2008 HSR&D National Meeting Abstract
3117 — Objective Simplified Surveillance Criteria Improve Comparisons of Central-Line Associated Blood Stream Infection (CLA-BSI) Rates between Institutions
Greene T (VA Salt Lake City Health Care System), Samore MH
(VA Salt Lake City Health Care System), Mayer J
(VA Salt Lake City Health Care System), Sauer B
(VA Salt Lake City Health Care System), Rubin MA
(VA Salt Lake City Health Care System)
Application of subjective clinical surveillance (SCS) criteria to identify CLA-BSI requires subjective judgments by Infection Control Practitioners (ICPs), which may adversely affect reliability. By comparison, objective simplified surveillance (OSS) criteria based solely on microbiologic data provide increased reliability, but may lead to higher misclassification rates. We characterize circumstances under which OSS criteria outperform SCS criteria when the goal is to compare CLA-BSI rates between institutions.
We use calculations based on variances of random variables to approximate the maximum ratio in the misclassification rate (defined as the unweighted average of the false positive and false negative rates) between OSS and SCS criteria such that OSS provides a higher probability of correctly ranking CLA-BSI rates across institutions. This ratio depends heavily on a) the numbers of episodes with positive blood cultures reviewed for a possible CLA-BSI, and b) the ratio between the two criteria in the average of the between-Institution Coefficients of Variation (I-CV) for false positive rates and false negative rates. The I-CV is expected to be larger for SCS than OSS due to subjective judgments of ICPs.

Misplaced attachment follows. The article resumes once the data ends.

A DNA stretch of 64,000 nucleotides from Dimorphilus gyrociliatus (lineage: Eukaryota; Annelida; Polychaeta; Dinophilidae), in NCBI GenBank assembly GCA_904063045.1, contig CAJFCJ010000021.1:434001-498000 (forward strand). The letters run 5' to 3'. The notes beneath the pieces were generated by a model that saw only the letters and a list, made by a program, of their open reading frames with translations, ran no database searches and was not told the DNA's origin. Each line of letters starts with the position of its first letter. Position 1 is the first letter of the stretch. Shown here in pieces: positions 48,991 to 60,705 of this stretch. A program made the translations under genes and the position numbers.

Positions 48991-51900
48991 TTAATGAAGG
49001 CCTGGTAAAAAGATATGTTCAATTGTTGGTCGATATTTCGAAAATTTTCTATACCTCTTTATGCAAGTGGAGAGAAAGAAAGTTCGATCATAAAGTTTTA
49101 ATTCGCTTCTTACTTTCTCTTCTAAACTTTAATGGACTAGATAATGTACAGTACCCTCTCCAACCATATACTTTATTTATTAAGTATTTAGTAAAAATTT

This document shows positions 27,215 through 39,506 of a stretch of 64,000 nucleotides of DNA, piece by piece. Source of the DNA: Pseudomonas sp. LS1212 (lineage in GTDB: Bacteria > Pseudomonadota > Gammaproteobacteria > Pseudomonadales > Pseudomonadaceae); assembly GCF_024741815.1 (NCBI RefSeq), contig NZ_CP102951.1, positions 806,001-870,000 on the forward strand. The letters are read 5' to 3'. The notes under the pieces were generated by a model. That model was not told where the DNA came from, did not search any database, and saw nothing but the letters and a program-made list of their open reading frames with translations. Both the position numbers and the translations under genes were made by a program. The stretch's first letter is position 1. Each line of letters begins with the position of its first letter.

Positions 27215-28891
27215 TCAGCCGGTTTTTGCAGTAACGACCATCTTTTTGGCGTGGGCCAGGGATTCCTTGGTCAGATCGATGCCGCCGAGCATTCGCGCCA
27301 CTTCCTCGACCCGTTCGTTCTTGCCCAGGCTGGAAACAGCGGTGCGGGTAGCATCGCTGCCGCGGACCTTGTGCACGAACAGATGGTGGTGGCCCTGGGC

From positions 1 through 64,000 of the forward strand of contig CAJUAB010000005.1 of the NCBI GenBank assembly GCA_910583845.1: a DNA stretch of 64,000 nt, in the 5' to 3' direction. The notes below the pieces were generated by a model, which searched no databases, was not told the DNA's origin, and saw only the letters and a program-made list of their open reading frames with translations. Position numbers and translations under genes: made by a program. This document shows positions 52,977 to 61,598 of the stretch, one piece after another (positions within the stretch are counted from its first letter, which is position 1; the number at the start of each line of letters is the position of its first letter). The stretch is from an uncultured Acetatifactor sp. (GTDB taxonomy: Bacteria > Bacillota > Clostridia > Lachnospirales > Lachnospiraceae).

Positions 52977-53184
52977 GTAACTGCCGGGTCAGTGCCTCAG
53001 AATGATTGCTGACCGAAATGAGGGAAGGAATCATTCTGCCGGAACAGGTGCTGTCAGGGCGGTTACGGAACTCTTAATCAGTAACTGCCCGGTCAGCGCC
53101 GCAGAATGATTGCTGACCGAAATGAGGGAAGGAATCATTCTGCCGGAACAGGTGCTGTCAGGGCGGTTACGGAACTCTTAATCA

Under one set of realistic assumptions, if the OSS and SCS have I-CVs of 5% and 15%, respectively, and 100 episodes are evaluated, OSS outperforms SCS as long as the OSS misclassification rate is no more than 15% larger than the SCS misclassification rate. If 300 episodes are evaluated under the same conditions, OSS outperforms SCS as long as the OSS misclassification rate is no more than 35% larger than the SCS misclassification rate. If the I-CVs are 5% and 25% for OSS and SCS, and 100 (or 300) episodes are evaluated, OSS outperforms SCS when the OSS misclassification rate is no more than 39% (or 73%) larger than the SCS misclassification rate.
Use of OSS criteria should provide more accurate rankings of CLA-BSI rates among institutions even if OSS has substantially larger misclassification rates than SCS, particularly when large numbers of episodes are evaluated.
Use of simplified objective criteria are likely to improve comparisons of CLA-BSI rates between institutions compared to subjective clinical criteria.